Taiwan is a traveller’s darling — food is cheap, locals are friendly, and at four hours away; it’s a great destination for a weekend trip. There’s cosmopolitan Taipei, urban Kaohsiung, Alishan’s famous sunrise, and Kenting’s beach-bum vibe.
And then there’s Tainan, which rarely makes it to a Taiwan travel itinerary — a compact city, tucked in the shadow of bustling Kaohsiung just next door. But Taiwan’s cultural capital and oldest city has a lot going on, from hipster cafes to a thriving food scene. Here are some things to do over a weekend in Tainan, and maybe a little bit more.
1) Explore an old haunted house
First things first — the Anping tree house isn’t really haunted. But locals used to think so, after the former salt warehouse was abandoned by the Taiwan Salt Corporation. Banyan roots colonised the walls, floors and rooftops, and people avoided the house because it looked creepy and run-down.
Today, the Anping Tree House has been cleaned up by the Tainan city government, so you can explore via a boardwalk that even leads above its roof. Hidden crannies are perfect for an #ootd among the web of roots, and we even spotted a couple taking wedding photos there.
*Pro-tip: Check out the sky bridge within the tree house compound. The bridge leads to a viewing deck that offers views of the surrounding Yanshui estuary and tidal wetland area.
Address: No.108, Gubao St, Anping district, Tainan City
2) Pop into a hipster cafe
Tainan’s hipster game is strong, as evidenced by the trendy hostel-cum-cafe Sun’s Great B&brunch. The cafe’s industrial decor is laced with a touch of whimsy, and their delicately-plated meals look as good as they taste. Outside, take your cue from the locals and choose from even more #ootd backdrops.
If you’re looking to cafe-hop, take a stroll to the surrounding Anping old street where you can discover more cafes tucked within the alleys.
Cost: NT$90-160 for drinks, 220-270 for mains
3) Shop local designers at Taiwan’s oldest department store
Hayashi department store, which opened in 1932 during the Japanese colonial era, was the first department store in Southern Taiwan to have an elevator — people travelled from far and wide to see it for themselves!
Today the five-storey building retains much of its old-world charm, but its products are decidedly modern. The second and third floors house clothes and accessories made by local designers, their products a mix of modern chinoiserie and Japanese-inspired minimalism. Buy your souvenirs here!
Opening Hours: 11:00am–9:00pm
Address: No.63, Sec. 2, Zhongyi Rd., West Central Dist., Tainan
4) Eat at Tainan’s 2nd biggest night market
Come nightfall, hit up the Datong night market, where you can sample a smorgasbord of Taiwanese street food. While it’s not Tainan’s biggest night market, Datong’s crowd is decidedly local. Go in a group so you can share servings of fried squid, grilled chicken steaks and bacon wrapped toasts oozing with cheese.
If all the greasy food is giving you heartburn, grab a bowl of mee sua or try some too-pretty-to-eat dorayakis. Finally, wash it all down with a papaya milkshake or bubble tea, and tell yourself that you can diet when the weekend is over.
Opening Hours: 5:30pm–12:30am; Mon, Tue and Fri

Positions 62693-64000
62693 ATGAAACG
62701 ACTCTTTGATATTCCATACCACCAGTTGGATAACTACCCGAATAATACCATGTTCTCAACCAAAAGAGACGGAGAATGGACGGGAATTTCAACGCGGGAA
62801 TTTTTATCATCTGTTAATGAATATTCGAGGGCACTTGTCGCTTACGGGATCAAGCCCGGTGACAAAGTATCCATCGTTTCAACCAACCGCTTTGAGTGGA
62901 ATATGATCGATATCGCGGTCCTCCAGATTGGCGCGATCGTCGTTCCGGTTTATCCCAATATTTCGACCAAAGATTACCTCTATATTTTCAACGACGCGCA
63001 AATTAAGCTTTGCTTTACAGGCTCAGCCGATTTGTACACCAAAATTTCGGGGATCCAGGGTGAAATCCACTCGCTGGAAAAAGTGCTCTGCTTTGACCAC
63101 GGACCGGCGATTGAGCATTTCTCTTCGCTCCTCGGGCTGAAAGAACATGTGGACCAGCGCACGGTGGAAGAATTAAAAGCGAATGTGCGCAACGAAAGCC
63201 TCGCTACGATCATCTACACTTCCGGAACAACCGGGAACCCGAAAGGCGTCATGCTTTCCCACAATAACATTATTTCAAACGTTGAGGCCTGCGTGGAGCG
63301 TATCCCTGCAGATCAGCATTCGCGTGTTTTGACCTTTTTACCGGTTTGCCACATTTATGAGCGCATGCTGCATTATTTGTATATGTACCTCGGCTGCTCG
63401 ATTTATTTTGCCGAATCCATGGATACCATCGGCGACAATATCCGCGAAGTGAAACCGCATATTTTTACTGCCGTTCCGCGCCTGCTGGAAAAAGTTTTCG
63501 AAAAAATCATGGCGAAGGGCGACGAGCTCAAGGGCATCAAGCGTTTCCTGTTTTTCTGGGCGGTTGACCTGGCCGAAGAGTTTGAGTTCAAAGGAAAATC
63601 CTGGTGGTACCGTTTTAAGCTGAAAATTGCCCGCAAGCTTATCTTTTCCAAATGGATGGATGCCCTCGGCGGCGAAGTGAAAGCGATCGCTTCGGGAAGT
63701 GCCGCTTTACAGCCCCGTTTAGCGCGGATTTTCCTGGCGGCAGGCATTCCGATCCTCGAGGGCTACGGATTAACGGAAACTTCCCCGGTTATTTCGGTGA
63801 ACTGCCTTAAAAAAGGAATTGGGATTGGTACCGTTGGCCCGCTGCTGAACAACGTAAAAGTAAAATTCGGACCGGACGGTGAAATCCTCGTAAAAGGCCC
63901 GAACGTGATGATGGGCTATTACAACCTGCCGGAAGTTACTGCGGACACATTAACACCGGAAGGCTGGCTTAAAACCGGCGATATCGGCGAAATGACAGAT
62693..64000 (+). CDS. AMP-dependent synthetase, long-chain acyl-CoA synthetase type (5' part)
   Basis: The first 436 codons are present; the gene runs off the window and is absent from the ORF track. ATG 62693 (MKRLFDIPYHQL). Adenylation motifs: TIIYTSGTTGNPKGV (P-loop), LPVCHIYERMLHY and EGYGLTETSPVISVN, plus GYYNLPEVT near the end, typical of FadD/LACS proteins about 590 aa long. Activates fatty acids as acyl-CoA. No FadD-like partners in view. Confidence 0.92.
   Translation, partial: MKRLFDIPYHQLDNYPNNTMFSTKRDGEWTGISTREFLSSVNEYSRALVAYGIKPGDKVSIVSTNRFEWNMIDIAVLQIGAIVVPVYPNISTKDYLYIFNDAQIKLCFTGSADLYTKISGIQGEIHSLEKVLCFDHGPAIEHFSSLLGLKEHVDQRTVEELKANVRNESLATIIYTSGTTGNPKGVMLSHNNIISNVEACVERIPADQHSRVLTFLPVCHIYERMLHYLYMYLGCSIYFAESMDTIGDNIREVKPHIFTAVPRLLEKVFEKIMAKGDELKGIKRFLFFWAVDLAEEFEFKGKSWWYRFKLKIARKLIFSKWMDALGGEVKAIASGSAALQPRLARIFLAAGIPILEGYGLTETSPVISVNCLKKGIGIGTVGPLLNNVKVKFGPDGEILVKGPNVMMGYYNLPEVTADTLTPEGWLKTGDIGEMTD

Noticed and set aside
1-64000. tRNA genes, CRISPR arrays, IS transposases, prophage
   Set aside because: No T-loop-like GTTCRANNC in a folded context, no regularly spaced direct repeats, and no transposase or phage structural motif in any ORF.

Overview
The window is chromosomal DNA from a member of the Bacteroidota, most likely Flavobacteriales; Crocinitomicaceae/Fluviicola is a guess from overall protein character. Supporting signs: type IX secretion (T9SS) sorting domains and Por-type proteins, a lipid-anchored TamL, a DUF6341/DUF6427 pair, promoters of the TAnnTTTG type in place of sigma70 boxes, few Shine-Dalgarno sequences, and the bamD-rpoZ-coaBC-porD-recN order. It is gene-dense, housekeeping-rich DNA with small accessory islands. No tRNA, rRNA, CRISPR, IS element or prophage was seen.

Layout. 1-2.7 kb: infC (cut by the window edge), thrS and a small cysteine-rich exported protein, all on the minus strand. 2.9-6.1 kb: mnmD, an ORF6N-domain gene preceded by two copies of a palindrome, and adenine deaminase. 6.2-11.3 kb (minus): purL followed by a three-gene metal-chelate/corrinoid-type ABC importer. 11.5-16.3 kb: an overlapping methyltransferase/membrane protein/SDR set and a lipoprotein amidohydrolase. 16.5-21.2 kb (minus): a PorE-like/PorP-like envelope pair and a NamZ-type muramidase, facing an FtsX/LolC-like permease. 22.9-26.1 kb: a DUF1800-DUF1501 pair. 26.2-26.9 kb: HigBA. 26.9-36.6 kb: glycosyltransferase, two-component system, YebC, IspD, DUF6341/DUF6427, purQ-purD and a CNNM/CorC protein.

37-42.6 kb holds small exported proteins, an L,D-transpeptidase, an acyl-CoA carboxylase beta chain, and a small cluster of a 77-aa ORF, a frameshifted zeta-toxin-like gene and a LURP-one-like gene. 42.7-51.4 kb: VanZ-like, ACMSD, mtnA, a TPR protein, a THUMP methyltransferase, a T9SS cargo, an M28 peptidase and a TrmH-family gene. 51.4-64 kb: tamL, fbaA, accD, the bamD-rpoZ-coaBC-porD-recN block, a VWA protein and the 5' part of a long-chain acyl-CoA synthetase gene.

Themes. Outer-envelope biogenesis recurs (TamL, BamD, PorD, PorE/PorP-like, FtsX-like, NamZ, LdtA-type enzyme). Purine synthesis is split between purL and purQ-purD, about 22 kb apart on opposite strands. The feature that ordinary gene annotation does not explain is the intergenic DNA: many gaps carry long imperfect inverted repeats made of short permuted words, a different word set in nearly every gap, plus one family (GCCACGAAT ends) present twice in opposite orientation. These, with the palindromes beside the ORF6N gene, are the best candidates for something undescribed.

Address: Sec.2, Linsen Rd., E. Dist, Tainan, Taiwan
5) Soak in an infinity pool atop the mountains
Make an overnight trip to Fairy Lake Leisure Farm, which is located about 1.5 hours by road from central Tainan. There, soak in an infinity pool that overlooks the surrounding mountain ranges and watch the sun rise amidst a sea of clouds. Then spend the day exploring the farm, where you might spot lychee, coffee beans, osmanthus flowers, longans and cherry tomatoes depending on the season.
The farm also organises activities for guests, such as farm tours, coffee appreciation and ang ku kueh making sessions. Look for affable farm hand Poky, who is a walking encyclopaedia on the trees and plants grown there.
Cost: From NT$7800 for a double room
6) Learn traditional Taiwanese embroidery
At embroidery studio Illuminate, workers in their fifties and sixties stitch elaborate designs on colourful pieces of cloth, creating 3D decorations out of thread and cotton. These traditional banners are usually hung on temples or store fronts on their opening day.
The trend has caught on among young Taiwanese, and university students are among the eager students who come to Illuminate for courses, then create modern interpretations of the Taiwanese art form on bags and clothes. If you’re keen to learn the art, half-day workshops start at NT1500. Email [email protected] for reservations.
Cost: NT$1500 for half-day workshop
Address: 70047 台南市中西區永福路二段186-3號
7) Sample Tainan-ese fare
If you’ve got a sweet tooth, you’ll like Tainan cuisine. From 1683 to 1885, Tainan prospered as Taiwan’s former capital. Locals could afford sugar — a luxury during the time — and sweetened their dishes liberally with it. At the traditional Jin Xia restaurant, even traditionally savoury dishes such as stir-fried eel and seafood soup are flavoured with hints of sweetness.
Besides cooking with sugar, the Tainanese love their milkfish, which is served steamed, fried, or with congee for breakfast. Try it at famous stall Ah Tang, but go early – the stall opens at 5.30am and shuts by noon!
Cost: NT$500 for a portion of stir-fried eel at Jin Xia
How to get to Tainan
Although Tainan does not have an international airport, it is well connected with the rest of the country. Scoot flies from Singapore to Kaohsiung three times a week, and you can take a bus or train from Kaohsiung to Tainan in about 45-60 minutes.
If you’re coming from the north, high speed trains make the 1h 45 min journey from Taipei to Tainan multiple times a day.
Read also: 8D Taipei to Kaohsiung Itinerary via THSR
This post was brought to you by Scoot.